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Illinois Lawmakers Vote For LGBTQ Equality Along Party Lines

U.S. Rep. Mary Miller R-15) of Illinois, with other members of the House Freedom Caucus, speaking against H.R. 5, the Equality Act, at a news conference prior to the bills passage by the U.S. House of Representatives Thursday.

WASHINGTON — Illinois lawmakers voted along party lines Thursday, as the House of Representatives voted 224-206 to pass H.R. 5, titled the Equality Act, a bill to protect LGBTQ Americans from discrimination.

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An earlier version of the bill passed the House once before in 2019, with the support of eight Republicans, only to be blocked in the Republican-led Senate. This time, the measure received support from just three Republicans, none of them from Illinois. Its fate in the Senate is uncertain; Democrats hold 50 Senate seats plus the vice-president’s tie-breaking vote, but 60 votes would be needed if Republicans mount a filibuster.

Illinois Republican Mary Miller was one of the Equality Act’s more vocal Illinois opponents. The 15th District representative from Coles County gathered with other members of the conservative House Freedom Caucus outside the U.S. Capitol building Thursday morning, for a news conference against the measure.

“This co-called Equality Act is nothing but the progressive left in this country attempting to force their radical views about marriage and gender on the rest of us,” said Miller, referring to same-sex marriage and also the measure’s protections for transgender people.

The Equality Act would amend federal civil rights laws, including the 1964 Civil Rights Act and the 1968 Fair Housing Act, to give LGBTQ Americans protection from discrimination in employment, education, housing and other areas, including in states which have no such anti-discrimination laws of their own.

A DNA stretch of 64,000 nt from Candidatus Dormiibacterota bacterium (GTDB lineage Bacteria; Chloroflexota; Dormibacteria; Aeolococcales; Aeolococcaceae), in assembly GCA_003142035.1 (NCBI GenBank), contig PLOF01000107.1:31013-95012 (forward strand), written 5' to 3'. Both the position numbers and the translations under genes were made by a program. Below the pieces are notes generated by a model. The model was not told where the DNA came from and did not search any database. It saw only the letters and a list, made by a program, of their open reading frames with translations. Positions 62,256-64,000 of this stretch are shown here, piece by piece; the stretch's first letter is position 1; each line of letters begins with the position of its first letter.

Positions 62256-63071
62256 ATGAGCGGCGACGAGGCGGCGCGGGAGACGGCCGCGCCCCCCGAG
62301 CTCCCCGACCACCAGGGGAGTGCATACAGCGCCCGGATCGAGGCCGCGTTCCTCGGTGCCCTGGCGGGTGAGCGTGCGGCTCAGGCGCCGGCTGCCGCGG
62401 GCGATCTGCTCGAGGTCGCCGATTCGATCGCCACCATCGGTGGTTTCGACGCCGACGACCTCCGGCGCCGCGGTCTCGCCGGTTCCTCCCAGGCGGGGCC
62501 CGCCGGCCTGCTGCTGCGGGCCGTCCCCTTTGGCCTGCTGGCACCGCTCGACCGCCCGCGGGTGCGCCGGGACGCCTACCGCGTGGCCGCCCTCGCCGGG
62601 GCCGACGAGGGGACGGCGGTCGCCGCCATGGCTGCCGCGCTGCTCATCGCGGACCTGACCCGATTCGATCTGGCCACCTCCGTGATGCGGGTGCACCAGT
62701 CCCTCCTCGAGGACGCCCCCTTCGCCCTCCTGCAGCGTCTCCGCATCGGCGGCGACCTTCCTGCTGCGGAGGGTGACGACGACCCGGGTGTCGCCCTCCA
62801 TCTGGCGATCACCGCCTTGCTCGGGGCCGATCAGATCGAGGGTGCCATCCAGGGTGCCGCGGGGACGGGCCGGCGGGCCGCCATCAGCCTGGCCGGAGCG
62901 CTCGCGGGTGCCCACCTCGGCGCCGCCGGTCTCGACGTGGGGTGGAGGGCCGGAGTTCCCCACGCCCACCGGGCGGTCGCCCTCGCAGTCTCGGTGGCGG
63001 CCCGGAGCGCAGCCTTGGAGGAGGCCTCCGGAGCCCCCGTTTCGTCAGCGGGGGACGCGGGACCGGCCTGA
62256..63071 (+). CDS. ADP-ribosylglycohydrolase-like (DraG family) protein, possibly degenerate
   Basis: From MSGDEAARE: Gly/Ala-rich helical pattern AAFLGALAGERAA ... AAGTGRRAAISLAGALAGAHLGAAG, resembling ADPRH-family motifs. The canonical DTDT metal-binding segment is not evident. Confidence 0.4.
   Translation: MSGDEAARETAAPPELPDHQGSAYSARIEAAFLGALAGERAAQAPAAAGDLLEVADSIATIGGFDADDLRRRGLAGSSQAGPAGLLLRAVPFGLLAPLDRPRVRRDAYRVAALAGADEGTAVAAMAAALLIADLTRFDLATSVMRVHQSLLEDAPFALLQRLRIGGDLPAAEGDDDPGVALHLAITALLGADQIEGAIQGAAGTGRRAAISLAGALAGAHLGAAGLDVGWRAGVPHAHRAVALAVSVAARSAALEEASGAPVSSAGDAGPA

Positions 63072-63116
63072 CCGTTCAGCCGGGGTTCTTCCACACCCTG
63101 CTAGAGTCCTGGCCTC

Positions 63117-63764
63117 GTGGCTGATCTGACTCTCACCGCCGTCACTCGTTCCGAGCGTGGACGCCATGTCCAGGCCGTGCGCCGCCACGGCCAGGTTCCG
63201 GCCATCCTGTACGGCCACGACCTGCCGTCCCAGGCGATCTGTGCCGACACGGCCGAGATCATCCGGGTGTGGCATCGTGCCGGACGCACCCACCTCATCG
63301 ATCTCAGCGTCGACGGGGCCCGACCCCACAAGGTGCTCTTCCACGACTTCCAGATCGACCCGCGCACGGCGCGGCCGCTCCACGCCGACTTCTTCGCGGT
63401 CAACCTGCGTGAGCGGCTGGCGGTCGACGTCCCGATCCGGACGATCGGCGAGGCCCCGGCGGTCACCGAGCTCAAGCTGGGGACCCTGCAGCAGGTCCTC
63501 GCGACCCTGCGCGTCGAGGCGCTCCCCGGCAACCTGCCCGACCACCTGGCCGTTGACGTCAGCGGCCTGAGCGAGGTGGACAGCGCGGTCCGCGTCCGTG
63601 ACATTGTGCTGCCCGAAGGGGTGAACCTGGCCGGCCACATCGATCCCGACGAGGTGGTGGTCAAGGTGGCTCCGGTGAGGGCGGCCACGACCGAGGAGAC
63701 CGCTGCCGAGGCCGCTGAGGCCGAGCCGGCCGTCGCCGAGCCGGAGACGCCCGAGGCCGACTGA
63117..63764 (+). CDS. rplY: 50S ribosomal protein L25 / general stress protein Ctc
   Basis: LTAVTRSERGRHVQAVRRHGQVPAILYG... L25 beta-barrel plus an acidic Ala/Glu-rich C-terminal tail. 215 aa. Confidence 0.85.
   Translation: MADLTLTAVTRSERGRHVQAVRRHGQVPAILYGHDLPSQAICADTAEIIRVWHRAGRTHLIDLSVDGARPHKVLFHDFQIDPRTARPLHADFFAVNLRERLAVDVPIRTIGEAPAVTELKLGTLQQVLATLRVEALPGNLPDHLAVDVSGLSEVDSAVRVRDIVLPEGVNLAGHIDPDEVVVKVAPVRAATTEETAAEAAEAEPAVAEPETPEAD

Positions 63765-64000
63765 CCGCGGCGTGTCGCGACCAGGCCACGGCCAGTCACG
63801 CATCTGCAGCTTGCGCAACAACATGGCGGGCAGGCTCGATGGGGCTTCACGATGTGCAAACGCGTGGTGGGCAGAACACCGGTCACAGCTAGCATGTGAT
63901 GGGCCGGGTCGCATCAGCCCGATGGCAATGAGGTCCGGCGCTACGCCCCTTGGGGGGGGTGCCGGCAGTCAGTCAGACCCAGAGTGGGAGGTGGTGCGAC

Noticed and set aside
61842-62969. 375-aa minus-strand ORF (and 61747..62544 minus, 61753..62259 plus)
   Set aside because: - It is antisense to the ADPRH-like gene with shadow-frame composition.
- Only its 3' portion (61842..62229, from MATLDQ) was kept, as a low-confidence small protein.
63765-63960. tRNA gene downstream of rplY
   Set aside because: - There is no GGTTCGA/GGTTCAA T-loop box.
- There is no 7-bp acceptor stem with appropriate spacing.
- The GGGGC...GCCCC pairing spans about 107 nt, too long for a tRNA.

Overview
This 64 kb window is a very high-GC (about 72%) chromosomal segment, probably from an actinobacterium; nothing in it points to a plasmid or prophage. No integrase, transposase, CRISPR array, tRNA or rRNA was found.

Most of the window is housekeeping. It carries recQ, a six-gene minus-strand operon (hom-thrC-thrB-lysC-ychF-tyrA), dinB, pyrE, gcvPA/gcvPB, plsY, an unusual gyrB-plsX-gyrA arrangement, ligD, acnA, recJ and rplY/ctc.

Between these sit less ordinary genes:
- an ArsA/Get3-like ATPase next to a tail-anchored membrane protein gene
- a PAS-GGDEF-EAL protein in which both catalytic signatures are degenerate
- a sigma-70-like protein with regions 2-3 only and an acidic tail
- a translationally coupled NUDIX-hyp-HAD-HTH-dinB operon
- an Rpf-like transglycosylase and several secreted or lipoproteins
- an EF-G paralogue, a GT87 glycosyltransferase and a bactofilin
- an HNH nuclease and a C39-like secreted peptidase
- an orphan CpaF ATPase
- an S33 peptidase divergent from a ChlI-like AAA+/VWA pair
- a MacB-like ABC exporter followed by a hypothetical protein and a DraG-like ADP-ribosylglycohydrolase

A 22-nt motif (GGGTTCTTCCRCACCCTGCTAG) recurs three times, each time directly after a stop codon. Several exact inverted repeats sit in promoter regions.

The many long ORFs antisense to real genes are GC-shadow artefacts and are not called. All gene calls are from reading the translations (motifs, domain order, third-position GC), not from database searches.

In providing protections for transgender people, conservative opponents claim that provisions in the Equality Act could be exploited by male sexual predators, who would claim access to women’s restrooms and locker rooms. They also argue that women and girls would be disadvantaged in sports by stronger and faster transgender athletes.

“This bill is neither safe nor fair for women or our girls, and the consequences are broad, far reaching and egregious,” said Miller, who also said the legislation endangered faith-based agencies that opposed working with same-sex couples for adoptions or foster care.

But a staff member with the LGBTQ advocacy group Equality Illinois calls such arguments red herrings. Public Policy director Mike Ziri says Illinois’ own anti-discrimination law, the Illinois Human Rights Act, has banned discrimination on the basis of sexual orientation and gender identification since 2006.

“None of the things that the opponents of the Equality Act have decried today from the steps of the capitol, those things just don’t happen,” said Ziri about Illinois’ situation under the state Human Rights Act. “And they have not happened.”

Meanwhile, in debate on the House floor Thursday, Illinois Democrats focused on the Equality Act’s central goal of ending longtime discrimination faced by LGBTQ people. Chicago Democrat Mike Quigley of Chicago criticized opponents of the measure for failing to see that LGBTQ rights are basic human rights,

They want us to believe that protecting LGBTQ Americans somehow hurts women and girls,” said Quigley. “But they know better. And history will accurately reflect what it really is.”

Other Illinois Democrats defending H.R. 5 cited transgender members of their own families. U.S. Rep. Marie Newman mentioned her transgender daughter when she spoke in favor of the Equality Act on Tuesday. And on Thursday, Rep. Jan Schakowsky praised her transgender grandson — as well as those who have struggled for LGBTQ rights over the years.

“And I rise today to say thank you to the generations of people who have been arrested and beaten and excluded and sometimes killed for this fight,” said Schakowsky. “ Let today be the end.”

The Equality Act now once again goes to the Senate. While its chances there are better than in 2019, a possible GOP filibuster makes its future in that chamber uncertain.

Picture of Jim Meadows

Jim Meadows

Jim Meadows has been covering local news for WILL Radio since 2000, with occasional periods as local host for Morning Edition and All Things Considered and a stint hosting WILL's old Focus talk show. He was previously a reporter at public radio station WCBU in Peoria.

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